Verdi, “Falstaff”; Giuseppe Valdengo, Herva Nelli, Teresa Stich-Randall, Cloe Elmo, Frank Guarrero, Arturo Toscanini conducting the NBC Symphony (RCA). I love the von Karajan recording with Tito Gobbi, but nothing matches Toscanini’s take on “Tutto nel mondo.”

Strauss, “Ariadne auf Naxos”; Elisabeth Schwarzkopf, Irmgard Seefried, Rita Streich, Rudolf Schock, Hermann Prey, Herbert von Karajan conducting the Philharmonia Orchestra (EMI). It’s tough to argue with perfection.

There are other opera recordings I’ve heard recently that intrigue me, especially Benjamin Britten’s “Turn of the Screw” with Ian Bostridge, and various Ring CDs which may make the list. And I’m right in the middle of watching the new DVD of the Covent Garden production of Massenet’s “Cendrillon” with Joyce DiDonato and Alice Coote, conducted by Bertrand de Billy, that’s charming beyond belief.  Not to mention the fact that the list of my favorite non-opera recordings goes on forever. We’ll just save these for later.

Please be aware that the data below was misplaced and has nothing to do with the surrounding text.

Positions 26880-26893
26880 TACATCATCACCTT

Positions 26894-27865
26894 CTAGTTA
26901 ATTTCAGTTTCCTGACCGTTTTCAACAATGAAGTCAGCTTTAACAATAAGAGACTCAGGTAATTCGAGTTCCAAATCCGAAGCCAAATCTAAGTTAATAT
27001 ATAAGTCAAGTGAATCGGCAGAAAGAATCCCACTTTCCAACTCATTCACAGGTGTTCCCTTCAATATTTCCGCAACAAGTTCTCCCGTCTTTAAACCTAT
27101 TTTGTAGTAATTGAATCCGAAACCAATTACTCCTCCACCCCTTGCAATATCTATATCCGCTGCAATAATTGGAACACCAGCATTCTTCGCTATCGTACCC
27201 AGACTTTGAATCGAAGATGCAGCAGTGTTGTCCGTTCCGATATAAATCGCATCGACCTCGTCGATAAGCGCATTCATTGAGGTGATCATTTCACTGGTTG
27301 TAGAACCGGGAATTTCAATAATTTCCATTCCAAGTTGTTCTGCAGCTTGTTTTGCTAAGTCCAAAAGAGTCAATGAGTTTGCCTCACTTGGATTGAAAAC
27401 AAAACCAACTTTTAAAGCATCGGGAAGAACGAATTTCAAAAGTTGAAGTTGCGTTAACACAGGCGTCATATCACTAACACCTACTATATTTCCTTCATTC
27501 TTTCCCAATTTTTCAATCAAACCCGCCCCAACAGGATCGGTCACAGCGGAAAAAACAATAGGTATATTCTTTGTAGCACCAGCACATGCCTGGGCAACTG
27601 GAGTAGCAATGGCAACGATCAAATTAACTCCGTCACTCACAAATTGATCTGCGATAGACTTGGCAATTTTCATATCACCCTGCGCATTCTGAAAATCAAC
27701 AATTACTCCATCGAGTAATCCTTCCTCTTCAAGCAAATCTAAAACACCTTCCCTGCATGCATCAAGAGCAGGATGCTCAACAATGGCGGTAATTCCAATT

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Posted in Brain Bits, Cats, Observations, Opera

Babbling and Strewing Flowers

Bits and pieces on an April afternoon:

It’s Titanic weekend, yet summer returned again, three weeks after its initial appearance in March. People are shopping in shorts, I’ve got the ceiling fans going, but it’s been weeks since we’ve had a soaking rain. This on top of a snowless winter spells one big rude awakening come June when water restrictions are sure to go into effect. There’s never a free lunch.